I need to parse dhcpd.leases to store data in mysql
mark at immermail.com
Fri Jun 30 15:05:35 UTC 2006
Sébastien CRAMATTE wrote:
> Well I would like to run a "tail -q -n+0 --follow=name --retry
> /var/lib/dhcpd3.leases" background process
> And get leases from this stream. By this mean I don't need to parse all
> file every times (I've got more than 2000 ips, leases are renewed every
> 24H )
> I work for cable operator and I need to make a log of all leases and
> keep datas during 1Year or more . This is why I need
> to store these leases in a database.
> But with your code how can know if a lease was parsed before ? I don't
> want to store 2 times the same lease ? I should use "lease,starts,
> end, mac, state"as database unique keys ????
OK, now I understand what you want.
This is not as quite as simple as it might seem, if you need
it to be completely robust. A few observations:
- although "real-time" loading into dhcpd might seem like a
good idea, it might not be. How do you do database
maintenance? That is, the database will need to be down once
in a while, either intentionally for maintenance, or accidentally
due to some failure. If you can afford to have dhcpd down at
the same time, fine, but if you need dhcp to be very close to
100% available, then you probably want dhcp and the database
- you might think (I did) that time+ip+mac+state is unique
for leases (thus could be db primary key), but it is not, because
sometimes (though rare) multiple leases with the same mac and
ip occur at the same time, given the second-level time resolution
in the lease file. This is presumably due to semi-broken clients,
as it obviously makes little sense. But it happens. You have to
decide whether you want to actually capture *all* leases, or
perhaps discard some small percentage that are probably noise.
- parsing the lease file periodically, as some have suggested
as a possibility, can be a problem if the lease file has been
rewritten between your parsing passes. There are two issues:
1) you will completely miss leases that were assigned and
released in that window. For example, if you process the
lease file at 12:00, a lease is assigned at 12:01, then the
client releases the lease at 12:02, and the dhcpd server
re-writes the lease file at 12:03, and you again process the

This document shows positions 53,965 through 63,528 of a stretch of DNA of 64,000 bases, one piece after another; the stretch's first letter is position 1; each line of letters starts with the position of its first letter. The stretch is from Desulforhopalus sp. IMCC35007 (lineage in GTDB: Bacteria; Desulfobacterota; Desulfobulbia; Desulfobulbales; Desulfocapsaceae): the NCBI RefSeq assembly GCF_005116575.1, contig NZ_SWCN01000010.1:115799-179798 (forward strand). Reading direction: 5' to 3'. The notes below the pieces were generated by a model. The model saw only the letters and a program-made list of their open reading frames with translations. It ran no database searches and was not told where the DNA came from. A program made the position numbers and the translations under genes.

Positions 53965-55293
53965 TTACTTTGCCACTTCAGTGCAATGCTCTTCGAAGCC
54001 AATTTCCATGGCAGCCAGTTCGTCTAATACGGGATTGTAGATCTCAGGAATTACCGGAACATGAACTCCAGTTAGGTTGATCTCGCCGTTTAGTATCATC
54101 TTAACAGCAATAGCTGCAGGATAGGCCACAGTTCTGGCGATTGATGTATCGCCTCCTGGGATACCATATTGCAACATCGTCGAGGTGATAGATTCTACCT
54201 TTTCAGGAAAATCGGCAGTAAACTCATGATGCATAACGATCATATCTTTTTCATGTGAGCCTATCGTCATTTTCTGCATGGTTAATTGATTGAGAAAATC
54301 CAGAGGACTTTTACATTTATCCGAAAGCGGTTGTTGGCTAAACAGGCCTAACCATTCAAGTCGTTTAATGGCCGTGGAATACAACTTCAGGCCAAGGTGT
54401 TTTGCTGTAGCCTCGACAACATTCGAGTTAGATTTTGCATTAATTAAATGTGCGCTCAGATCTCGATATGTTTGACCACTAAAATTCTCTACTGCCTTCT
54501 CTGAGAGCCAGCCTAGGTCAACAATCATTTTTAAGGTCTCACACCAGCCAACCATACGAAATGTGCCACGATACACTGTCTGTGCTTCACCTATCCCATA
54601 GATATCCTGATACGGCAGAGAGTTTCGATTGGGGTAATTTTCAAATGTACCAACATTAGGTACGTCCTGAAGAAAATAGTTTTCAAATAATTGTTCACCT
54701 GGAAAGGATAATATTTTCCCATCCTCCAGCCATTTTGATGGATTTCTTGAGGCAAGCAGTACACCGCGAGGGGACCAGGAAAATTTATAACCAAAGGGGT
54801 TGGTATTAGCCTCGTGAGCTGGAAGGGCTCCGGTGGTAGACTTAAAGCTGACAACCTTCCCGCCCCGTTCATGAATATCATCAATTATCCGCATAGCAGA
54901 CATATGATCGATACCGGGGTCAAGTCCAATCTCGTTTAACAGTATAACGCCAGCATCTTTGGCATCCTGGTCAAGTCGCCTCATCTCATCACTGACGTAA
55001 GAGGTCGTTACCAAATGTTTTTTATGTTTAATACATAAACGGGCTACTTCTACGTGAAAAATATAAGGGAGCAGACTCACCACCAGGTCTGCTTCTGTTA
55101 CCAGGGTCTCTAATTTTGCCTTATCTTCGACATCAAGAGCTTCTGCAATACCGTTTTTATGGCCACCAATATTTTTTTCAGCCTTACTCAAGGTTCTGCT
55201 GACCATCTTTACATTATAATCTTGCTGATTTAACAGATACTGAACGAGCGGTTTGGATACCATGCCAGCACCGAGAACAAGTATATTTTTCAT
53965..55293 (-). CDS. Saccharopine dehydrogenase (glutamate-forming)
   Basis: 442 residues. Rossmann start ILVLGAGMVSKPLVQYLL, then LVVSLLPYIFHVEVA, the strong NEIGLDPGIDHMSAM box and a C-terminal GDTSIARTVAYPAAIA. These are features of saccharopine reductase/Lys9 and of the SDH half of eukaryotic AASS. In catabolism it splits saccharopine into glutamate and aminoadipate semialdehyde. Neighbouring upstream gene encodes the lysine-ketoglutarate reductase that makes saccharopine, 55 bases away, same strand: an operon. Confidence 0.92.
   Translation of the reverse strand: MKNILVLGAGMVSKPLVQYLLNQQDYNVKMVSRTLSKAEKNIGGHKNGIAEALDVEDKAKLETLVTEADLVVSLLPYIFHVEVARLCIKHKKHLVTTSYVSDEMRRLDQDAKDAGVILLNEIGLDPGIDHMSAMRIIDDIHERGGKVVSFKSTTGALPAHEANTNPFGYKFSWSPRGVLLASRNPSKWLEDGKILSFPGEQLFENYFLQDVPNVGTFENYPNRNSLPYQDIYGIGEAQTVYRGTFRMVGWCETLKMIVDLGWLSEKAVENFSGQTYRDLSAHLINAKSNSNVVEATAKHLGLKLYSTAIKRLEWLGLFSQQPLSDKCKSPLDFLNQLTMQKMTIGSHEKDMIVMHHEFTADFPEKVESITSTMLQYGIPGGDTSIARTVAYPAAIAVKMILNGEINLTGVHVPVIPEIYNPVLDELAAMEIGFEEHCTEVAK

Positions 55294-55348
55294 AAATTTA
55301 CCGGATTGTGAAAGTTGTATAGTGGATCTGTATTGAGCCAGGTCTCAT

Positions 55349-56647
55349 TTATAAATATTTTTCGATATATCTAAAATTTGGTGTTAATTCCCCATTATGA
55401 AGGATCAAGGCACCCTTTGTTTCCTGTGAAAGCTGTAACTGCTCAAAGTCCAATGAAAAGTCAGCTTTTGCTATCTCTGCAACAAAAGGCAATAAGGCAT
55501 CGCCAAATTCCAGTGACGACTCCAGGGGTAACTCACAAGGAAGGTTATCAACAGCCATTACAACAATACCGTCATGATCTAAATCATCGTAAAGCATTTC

lease file at 12:05, you will never see the lease from 12:02.
Whether this is a problem depends on your needs.
2) when the lease file is re-written, the order is not preserved.
After re-writing the lease file, two lease records that have the
same time will not necessarily be in the order in which they
were actually issued. Whether this is problem for you also
depends on your needs. It is for me, but I'm not going to
go into why I care about this (I suspect most people don't).
Accordingly, some 'tail -f' type technique is needed to guarantee
that you actually get every lease, and get them in order.
With that background, here is roughly what I do:
I have a program that "serializes" leases. It does the
equivalent of 'tail --follow' on the lease file, and it
assigns a unique serial number to each lease, and then
it writes (appends) to a "shadow" lease file that is just
like the real leases file, except I add a serial field.
I timestamp the shadow lease file, so that I have lease
one shadow (serialized) lease file per day.
I use ip+starts+ends+state as the unique key. As mentioned
above, this is in fact not unique, but the rare occasions
when it is not I consider noise and ignore. My program
maintains a hash of the key fields, so that when the
dhcpd daemon rewrites the file, and my program then re-opens
the new dhcpd.leases and re-reads the leases, for each lease
it checks the hash and ignores those it has already processed.
This hash, and the current serial number, are maintained
in a dbm file, so my program can stop and start, and
keep its state. As long as my program is stopped and started
without the dhcpd server re-writing in between, I cannot
lose any leases, and there are never any duplicates in
my serialize shadow file, and the order in which the lease
records were originally written is preserved. (it is rare
that my program needs to start/stop; it typically runs
for months at a time)
Then I have a second program that parses the shadow lease
file, and loads the leases into a database. The database
is on a different machine. The primary key in the database
is the serial number, so avoiding duplicates in the database
is simple (automatic). This program runs in real-time normally,
doing a 'tail --follow' style thing, so my leases are loaded
into the database in near real-time (1-2 second latency).
But since the serializing and db loading are decoupled,
I can turn off the db loader if the db is down, or if there's
a network problem or something. The db loader program
keeps track of the last serial number loaded into the database,
and so when it is started, it picks up where it left off,
and then catches up and continues real-time loading.
So this is an outline of one approach. I have naturally
left out many details, but it should give you some sense
of how it works and what the major issues and objectives
were in my case.
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